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MRC News

As John Day browsed the booths at a Pearl Health Fair, his curved spine and shuffling steps caught the eye of Amy Burge.

As a physical therapist at Methodist Outpatient Therapy in Flowood, Burge recognized the telltale signs of scoliosis.

When Day took a seat in her booth to rest, she told the 68-year-old about a therapy that addresses the pain and physical limitations associated with the sideways curvature of his spine. Known as the Schroth Method for Scoliosis, the approach prioritizes muscle symmetry, breathing and posture awareness.

Before a December aneurysm led to two strokes, Angela South of Madison felt she could handle almost anything.

“I’ve always been able to spin four or five plates at a time,” said the 59-year-old former travel specialist for Vertex Aerospace in Madison. “I was leading the charge to get everyone up to speed on new software, and I was on a plane every other weekend.”

Now, it’s as if her whole life has been grounded and she doesn’t know how to cope.

“She tells me she wants to go to bed because she doesn’t want dark thoughts,” said her son, Lee Wilkins.

Wallace Strickland began driving a tractor at age 10.

So at age 74, it seemed rookie mistakes were surely behind him.

Then came May 3, the day he admittedly “went stupid.”  While driving downhill on his 450-acre Decatur farm, he lost control of the tractor as it sped up. He clipped a tree and the 8,800-pound vehicle tipped over on top of him.

Trapped underneath, Strickland worried he wouldn’t be rescued.

“I was in a place where I don’t usually have cell service, and I was allowed to make three phone calls. That’s divine intervention,” he said.

Mark Adams, CEO of Methodist Rehabilitation Center, has announced he’ll retire on July 10 after 33 years at the Jackson hospital.

Adams came to Methodist Rehab in 1989 as chief operating officer and was named CEO in 1993. During his tenure, MRC developed an internationally recognized research program, a long-term, residential care facility for young adults with severe disabilities and a vocational and community reintegration program for people with brain and spinal cord injuries.

Methodist Rehabilitation Center has announced Clinical and Support Service Employees of the Quarter for its Jackson hospital and external campuses.

For the first quarter of 2022, the honorees include Misty Ferguson of Madison, Prospective Payment System Coordinator at MRC; Erica Jones of Madison, rehab tech at MRC; Willie Spann of Jackson, certified prosthetist/orthotist at Methodist Orthotics and Prosthetics in Flowood; and Jasmine Robinson of Canton, activities assistant at Methodist Specialty Care Center in Flowood.

Methodist Rehabilitation Center in Jackson has named its Employees of the Year for 2021.

K.K. Ramsey of Madison was named Clinical Services Employee of the Year for Main Campus. She serves as a nurse practitioner in the hospital-based outpatient clinic in Jackson.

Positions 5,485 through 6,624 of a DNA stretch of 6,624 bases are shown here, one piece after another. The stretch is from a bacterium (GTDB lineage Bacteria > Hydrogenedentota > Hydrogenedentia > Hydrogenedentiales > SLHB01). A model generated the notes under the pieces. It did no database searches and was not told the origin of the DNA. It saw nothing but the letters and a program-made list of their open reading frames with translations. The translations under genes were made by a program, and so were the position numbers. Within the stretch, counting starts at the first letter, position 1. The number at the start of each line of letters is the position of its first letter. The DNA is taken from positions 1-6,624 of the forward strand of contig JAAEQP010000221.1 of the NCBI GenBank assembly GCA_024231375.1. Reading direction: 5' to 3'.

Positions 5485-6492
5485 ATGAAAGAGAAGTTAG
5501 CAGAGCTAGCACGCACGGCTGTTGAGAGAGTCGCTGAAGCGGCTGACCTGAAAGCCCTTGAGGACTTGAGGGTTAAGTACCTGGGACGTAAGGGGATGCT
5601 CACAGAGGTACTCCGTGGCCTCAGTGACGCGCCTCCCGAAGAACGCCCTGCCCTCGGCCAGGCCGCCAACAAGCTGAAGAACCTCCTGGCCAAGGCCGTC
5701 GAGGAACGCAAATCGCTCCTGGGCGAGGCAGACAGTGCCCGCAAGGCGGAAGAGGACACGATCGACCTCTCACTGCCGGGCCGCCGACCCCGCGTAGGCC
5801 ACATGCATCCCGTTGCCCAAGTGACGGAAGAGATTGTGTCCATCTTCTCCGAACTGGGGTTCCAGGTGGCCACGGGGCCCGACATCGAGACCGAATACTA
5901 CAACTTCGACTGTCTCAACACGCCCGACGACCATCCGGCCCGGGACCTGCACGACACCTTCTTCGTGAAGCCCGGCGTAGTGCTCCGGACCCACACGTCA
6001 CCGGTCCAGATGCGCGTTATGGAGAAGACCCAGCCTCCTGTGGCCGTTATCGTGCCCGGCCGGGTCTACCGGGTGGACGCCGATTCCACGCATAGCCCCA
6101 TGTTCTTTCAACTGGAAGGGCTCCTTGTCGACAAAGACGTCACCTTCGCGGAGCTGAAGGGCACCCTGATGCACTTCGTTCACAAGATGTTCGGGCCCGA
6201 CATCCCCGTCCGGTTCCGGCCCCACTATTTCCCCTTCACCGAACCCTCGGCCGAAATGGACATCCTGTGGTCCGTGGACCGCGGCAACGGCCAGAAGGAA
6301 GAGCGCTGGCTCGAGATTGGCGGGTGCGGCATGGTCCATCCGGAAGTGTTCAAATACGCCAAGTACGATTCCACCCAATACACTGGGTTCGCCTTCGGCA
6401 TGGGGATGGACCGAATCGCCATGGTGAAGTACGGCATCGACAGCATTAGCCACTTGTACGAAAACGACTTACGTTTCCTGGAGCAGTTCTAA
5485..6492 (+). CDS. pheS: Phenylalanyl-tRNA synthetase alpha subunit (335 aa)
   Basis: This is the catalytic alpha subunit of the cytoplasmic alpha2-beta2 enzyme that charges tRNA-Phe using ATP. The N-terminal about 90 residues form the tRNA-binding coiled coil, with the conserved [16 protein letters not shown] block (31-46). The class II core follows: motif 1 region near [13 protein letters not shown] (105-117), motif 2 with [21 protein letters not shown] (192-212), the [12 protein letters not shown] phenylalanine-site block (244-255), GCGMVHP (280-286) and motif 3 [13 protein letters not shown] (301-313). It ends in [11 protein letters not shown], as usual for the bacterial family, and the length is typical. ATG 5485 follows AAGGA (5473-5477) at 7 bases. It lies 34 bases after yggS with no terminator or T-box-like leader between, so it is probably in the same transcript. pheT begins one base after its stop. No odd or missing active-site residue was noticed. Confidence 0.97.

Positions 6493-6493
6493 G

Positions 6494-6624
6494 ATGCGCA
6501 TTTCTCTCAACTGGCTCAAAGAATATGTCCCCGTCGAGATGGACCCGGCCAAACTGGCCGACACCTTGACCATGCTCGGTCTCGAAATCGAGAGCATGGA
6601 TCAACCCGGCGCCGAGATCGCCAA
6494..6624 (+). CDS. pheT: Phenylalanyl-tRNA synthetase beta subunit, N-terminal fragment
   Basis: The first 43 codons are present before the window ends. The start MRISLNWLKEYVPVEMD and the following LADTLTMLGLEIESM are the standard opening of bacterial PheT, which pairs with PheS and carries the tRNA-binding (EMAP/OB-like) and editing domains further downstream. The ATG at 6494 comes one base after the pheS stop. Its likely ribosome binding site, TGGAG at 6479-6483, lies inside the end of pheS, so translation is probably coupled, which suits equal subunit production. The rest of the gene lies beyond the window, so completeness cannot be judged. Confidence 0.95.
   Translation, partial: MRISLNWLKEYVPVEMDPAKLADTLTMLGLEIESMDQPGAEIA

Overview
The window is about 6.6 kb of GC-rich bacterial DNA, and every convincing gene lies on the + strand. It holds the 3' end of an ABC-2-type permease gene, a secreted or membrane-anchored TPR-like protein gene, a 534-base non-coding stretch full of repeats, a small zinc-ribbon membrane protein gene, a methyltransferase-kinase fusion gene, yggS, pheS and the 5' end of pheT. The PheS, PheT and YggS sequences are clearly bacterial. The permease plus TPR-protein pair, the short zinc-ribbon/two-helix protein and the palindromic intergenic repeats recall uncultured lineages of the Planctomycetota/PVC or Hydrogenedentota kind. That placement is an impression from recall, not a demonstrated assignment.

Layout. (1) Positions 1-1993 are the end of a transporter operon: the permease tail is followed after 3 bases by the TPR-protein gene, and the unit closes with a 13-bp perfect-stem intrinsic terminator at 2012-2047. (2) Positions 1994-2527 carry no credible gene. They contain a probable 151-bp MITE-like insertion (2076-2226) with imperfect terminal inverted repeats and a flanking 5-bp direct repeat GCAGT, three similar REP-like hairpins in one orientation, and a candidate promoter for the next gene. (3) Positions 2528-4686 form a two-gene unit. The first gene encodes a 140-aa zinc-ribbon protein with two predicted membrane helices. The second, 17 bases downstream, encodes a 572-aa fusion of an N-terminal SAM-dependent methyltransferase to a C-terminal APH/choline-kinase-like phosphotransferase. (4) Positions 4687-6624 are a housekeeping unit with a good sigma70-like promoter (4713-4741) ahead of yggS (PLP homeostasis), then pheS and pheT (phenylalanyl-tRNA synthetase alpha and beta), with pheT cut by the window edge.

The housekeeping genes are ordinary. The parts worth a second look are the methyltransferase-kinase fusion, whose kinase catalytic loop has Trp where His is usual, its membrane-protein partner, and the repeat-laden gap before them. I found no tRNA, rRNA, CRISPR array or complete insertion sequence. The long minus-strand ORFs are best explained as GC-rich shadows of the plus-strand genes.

Mary Thomas of Jackson was named Support Services Employee of the Year for Main Campus. She serves as the hospital’s Nutrition Services Supervisor.

Reece Barham keeps stats for the Hartfield Academy baseball team, and he loves it.

So when a looming leg surgery threatened to keep him out of the dugout, the then 13-year-old handled the challenge like a major leaguer.

As soon as he finished the 2020-2021 school year, he underwent surgery. Then he took a no-excuses approach to his rehabilitation at Methodist Outpatient Therapy in Flowood.

Astride a stationary bike, strapped into a Pilates machine or sweating it out with boot camp diehards, 51-year-old Faith Martin is a model of fitness as she teaches classes at the Flowood YMCA.

So her students might be surprised by her recent appearance at a Citywide Stroke Support Group meeting at Methodist Rehabilitation Center.

It’s hard to imagine she once spent a month at the Jackson hospital, fighting to recover from a near fatal stroke.

Kendarious Greenwood had been hospitalized for a month. Thirty long days in the hospital were taking a toll on the Canton native. Greenwood felt like the walls of his hospital room were starting to close in on him. The 24-year-old National Guardsman’s body was broken, weak and struggling to fight infection. He wanted to see more progress, and there was just one thing in his way—his left leg. 

Miller King of Greenwood had one thing running through his mind as rescuers raced to remove him from his crumpled tractor cab on Feb. 15.

“Keep breathing. You’ve got to get back to them.”

King was thinking of his wife and three kids, and whether he’d survive being hit from behind by a 1-ton, dually truck pulling a gooseneck equipment hauler.